Patterns of emergency department attendance among older people in the last three months of life and factors associated with frequent attendance: a mortality follow-back survey

BUILDCARE study

Research output: Contribution to journalArticlepeer-review

11 Citations (Scopus)
132 Downloads (Pure)

Abstract

BACKGROUND: frequent emergency department (ED) attendance at the end of life disrupts care continuity and contradicts most patients' preference for home-based care.

OBJECTIVE: to examine factors associated with frequent (≥3) end of life ED attendances among older people to identify opportunities to improve care.

METHODS: pooled data from two mortality follow-back surveys in England. Respondents were family members of people aged ≥65 who died four to ten months previously. We used multivariable modified Poisson regression to examine illness, service and sociodemographic factors associated with ≥3 ED attendances, and directed content analysis to explore free-text responses.

RESULTS: 688 respondents (responses from 42.0%); most were sons/daughters (60.5%). Mean age at death was 85 years. 36.5% had a primary diagnosis of cancer and 16.3% respiratory disease. 80/661 (12.1%) attended ED ≥3 times, accounting for 43% of all end of life attendances. From the multivariable model, respiratory disease (reference cancer) and ≥2 comorbidities (reference 0) were associated with frequent ED attendance (adjusted prevalence ratio 2.12, 95% CI 1.21-3.71 and 1.81, 1.07-3.06). Those with ≥7 community nursing contacts (reference 0 contacts) were more likely to frequently attend ED (2.65, 1.49-4.72), whereas those identifying a key health professional were less likely (0.58, 0.37-0.88). Analysis of free-text found inadequate community support, lack of coordinated care and untimely hospital discharge were key issues.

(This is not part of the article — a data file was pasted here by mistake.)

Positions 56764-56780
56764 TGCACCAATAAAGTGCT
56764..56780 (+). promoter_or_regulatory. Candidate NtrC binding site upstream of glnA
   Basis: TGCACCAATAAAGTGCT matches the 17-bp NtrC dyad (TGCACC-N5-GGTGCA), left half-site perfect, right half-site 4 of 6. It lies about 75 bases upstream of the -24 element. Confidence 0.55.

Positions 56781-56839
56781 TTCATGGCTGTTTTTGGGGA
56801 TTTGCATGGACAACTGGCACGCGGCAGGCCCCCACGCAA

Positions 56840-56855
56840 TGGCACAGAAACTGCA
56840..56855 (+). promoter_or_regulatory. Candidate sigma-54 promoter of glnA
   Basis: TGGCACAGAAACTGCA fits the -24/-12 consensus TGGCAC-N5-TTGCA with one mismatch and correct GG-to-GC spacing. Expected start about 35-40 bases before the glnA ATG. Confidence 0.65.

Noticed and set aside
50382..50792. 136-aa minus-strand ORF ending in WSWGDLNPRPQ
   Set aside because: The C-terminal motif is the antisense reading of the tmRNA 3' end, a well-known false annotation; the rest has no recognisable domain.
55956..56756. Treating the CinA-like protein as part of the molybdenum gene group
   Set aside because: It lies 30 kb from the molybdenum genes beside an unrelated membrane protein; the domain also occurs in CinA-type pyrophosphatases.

CONCLUSIONS: assigning a key health professional to older people at increased risk of frequent end of life ED attendance, e.g. those with respiratory disease and/or multiple comorbidities, may reduce ED attendances by improving care coordination.

Original languageEnglish
Pages (from-to)676-683
Number of pages8
JournalAge and Ageing
Volume48
Issue number5
Early online date25 May 2019
DOIs
Publication statusPublished - 1 Sept 2019

Keywords

  • Aged
  • Continuity of patient care
  • Emergency medicine
  • Hospitals
  • Palliative care

Fingerprint

Dive into the research topics of 'Patterns of emergency department attendance among older people in the last three months of life and factors associated with frequent attendance: a mortality follow-back survey'. Together they form a unique fingerprint.

Cite this